Gene-expression data to hit one million deposited data sets

Data promises to drive down costs and speed up progress in understanding disease
July 20, 2012

DNA microarrays allow researchers to analyze the expression of a huge number of genes simultaneously (credit: Guillaume Paumier/Wikimedia Commons)

With close to one million gene-expression data sets now in publicly accessible repositories, researchers can identify disease trends without ever having to enter a laboratory, Nature News reports.

Entering the search term “breast cancer” into a public repository called the Gene Expression Omnibus (GEO), the postdoctoral researcher retrieves a list of 1,170 experiments, representing nearly 33,000 samples and a hoard of gene-expression data that could reveal previously unseen patterns.

And those numbers are rising rapidly. Since 2002, many scientific journals have required that data from gene-expression studies be deposited in public databases such as GEO, which is maintained by the National Center for Biotechnology Information in Bethesda, Maryland, and ArrayExpress, a large gene-expression repository at the European Bioinformatics Institute (EBI) in Hinxton, UK.

Some time in the next few weeks, the number of deposited data sets will top one million (see ‘Data dump’).

The result is an unprecedented resource that promises to drive down costs and speed up progress in understanding disease. Gene-sequence data are already shared extensively, but expression data are more complex and can reveal which genes are the most active in, say, liver versus brain cells, or in diseased versus healthy tissue. And because studies often look at many genes, researchers can repurpose the data sets, asking questions other than those posed by the original researchers.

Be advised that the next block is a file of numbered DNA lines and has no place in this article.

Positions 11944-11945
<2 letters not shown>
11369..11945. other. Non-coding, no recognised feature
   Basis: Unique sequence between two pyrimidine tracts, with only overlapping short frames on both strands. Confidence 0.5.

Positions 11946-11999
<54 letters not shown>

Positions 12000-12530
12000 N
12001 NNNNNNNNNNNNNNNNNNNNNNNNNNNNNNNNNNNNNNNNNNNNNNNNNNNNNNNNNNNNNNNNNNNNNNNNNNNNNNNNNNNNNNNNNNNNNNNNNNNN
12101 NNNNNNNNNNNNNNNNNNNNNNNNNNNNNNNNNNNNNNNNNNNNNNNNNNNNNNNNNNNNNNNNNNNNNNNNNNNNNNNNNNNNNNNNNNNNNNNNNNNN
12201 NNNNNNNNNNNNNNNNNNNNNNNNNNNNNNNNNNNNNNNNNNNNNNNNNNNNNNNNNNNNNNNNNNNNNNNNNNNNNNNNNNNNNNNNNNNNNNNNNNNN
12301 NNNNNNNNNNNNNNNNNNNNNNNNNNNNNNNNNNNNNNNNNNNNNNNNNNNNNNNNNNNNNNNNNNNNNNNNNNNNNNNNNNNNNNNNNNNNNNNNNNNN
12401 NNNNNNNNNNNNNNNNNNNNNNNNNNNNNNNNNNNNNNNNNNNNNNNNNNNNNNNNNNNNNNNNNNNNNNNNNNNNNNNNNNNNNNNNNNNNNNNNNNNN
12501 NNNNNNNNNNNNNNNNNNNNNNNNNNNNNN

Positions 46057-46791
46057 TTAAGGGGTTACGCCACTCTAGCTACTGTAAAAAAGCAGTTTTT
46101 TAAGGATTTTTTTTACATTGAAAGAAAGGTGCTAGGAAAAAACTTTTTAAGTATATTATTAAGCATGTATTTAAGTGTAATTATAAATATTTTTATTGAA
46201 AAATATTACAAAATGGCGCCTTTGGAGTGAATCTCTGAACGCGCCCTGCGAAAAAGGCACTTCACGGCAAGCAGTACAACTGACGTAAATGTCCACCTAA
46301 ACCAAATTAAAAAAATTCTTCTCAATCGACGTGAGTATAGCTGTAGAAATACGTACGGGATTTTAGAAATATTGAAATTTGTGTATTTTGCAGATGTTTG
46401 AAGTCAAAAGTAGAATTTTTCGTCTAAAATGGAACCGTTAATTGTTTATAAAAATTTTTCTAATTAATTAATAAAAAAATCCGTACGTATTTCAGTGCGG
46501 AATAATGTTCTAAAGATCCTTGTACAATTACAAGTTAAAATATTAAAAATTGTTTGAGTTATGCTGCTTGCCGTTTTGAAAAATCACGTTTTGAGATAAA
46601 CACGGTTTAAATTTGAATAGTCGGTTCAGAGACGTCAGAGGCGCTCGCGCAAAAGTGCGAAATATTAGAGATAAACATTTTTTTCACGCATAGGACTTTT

Gustavo Stolovitzky, a computational biologist at the IBM Thomas J. Watson Research Center in Yorktown Heights, New York, has used publicly available data to train algorithms to recognize gene signatures for diseases such as lung cancer, chronic obstructive pulmonary disease (COPD) and psoriasis.

Not only can the algorithms distinguish lung cancer from COPD, they can also tell squamous-cell carcinoma from adenocarcinoma. “There is enough info in existing databases to predict disease in samples that algorithms have never seen before,” Stolovitzky says.